Impact of decreased summer rainfall and mild, wet winters
Aspects of the historic landscape such as ancient woodland and veteran trees are likely to be affected by decreased summer rainfall. Drought tolerance of trees will vary both between different species and individuals. However, hotter, drier summers will inevitably increase the stress of many ancient trees. This stress will be exacerbated where near-surface roots are damaged through soil disturbing activities such as ploughing within close proximity to the tree.
The mild, wet winters have the potential to promote the occurrence and spread of pests and disease.
Impact on veteran trees
For veteran trees that are currently struggling to survive, climate change may hasten their demise. Of all historic environment features, these may be the most sensitive to change and the most difficult to protect or replace.
The creation of new veteran trees is a long-term project and species should be considered on both their ability to grow now and in the environment several hundred years hence.
If summers do become drier and hotter, veteran trees currently growing in southern England will be most at risk. However, where such trees currently exist at the northernmost limits of their natural range, a warmer climate may be beneficial, allowing increased growth through a longer growing season.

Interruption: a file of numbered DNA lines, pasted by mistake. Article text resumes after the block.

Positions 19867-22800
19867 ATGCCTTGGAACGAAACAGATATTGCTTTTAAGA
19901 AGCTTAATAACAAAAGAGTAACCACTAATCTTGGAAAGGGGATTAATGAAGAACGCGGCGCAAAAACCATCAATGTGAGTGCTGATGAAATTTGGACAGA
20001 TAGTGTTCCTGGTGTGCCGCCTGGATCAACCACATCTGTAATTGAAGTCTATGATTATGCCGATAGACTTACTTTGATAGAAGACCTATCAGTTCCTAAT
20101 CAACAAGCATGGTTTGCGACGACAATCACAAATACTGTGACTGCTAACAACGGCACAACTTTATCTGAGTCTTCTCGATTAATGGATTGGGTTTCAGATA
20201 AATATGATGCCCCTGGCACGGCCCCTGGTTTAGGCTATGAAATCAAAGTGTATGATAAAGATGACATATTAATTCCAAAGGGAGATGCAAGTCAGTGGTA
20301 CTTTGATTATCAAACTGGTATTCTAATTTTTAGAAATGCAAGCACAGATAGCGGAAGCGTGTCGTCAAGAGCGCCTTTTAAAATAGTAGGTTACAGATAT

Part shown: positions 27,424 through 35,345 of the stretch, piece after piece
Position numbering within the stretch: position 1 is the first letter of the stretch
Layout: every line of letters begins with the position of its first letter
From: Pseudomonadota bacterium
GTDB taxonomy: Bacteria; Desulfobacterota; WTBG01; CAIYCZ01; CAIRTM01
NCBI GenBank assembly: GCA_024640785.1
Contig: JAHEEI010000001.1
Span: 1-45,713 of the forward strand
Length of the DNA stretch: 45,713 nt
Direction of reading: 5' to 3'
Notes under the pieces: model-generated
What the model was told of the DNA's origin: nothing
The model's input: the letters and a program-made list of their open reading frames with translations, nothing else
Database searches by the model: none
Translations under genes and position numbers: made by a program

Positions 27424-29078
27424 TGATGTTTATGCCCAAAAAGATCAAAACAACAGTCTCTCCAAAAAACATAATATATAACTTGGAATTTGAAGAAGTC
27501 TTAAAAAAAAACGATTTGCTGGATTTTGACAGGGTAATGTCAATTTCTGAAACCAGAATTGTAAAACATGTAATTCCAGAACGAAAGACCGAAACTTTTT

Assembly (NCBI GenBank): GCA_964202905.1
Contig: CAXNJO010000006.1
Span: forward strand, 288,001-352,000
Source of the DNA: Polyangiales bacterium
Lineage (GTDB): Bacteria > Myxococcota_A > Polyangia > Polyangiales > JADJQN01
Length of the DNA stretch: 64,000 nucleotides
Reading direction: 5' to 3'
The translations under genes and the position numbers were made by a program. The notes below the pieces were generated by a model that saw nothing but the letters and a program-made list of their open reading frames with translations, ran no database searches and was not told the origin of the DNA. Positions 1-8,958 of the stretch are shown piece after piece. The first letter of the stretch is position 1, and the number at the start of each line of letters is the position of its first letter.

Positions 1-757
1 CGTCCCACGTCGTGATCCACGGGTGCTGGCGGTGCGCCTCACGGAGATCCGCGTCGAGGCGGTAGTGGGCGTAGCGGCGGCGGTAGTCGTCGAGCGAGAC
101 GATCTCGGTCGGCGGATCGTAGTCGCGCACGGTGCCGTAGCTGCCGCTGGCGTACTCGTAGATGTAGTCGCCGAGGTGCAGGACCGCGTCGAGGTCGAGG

Options for replacing at-risk species
Where an individual species in the landscape is at risk from climate change, one option would be to plant an alternative species in anticipation of climate change whilst maintaining the feature in the landscape. One example would be replacing a former beech avenue with the more drought tolerant hornbeam.
Where species change is less desirable, obtaining new plants from the current extremes of the species natural geographical range would increase the genetic diversity and the adaptability of the species at the given location.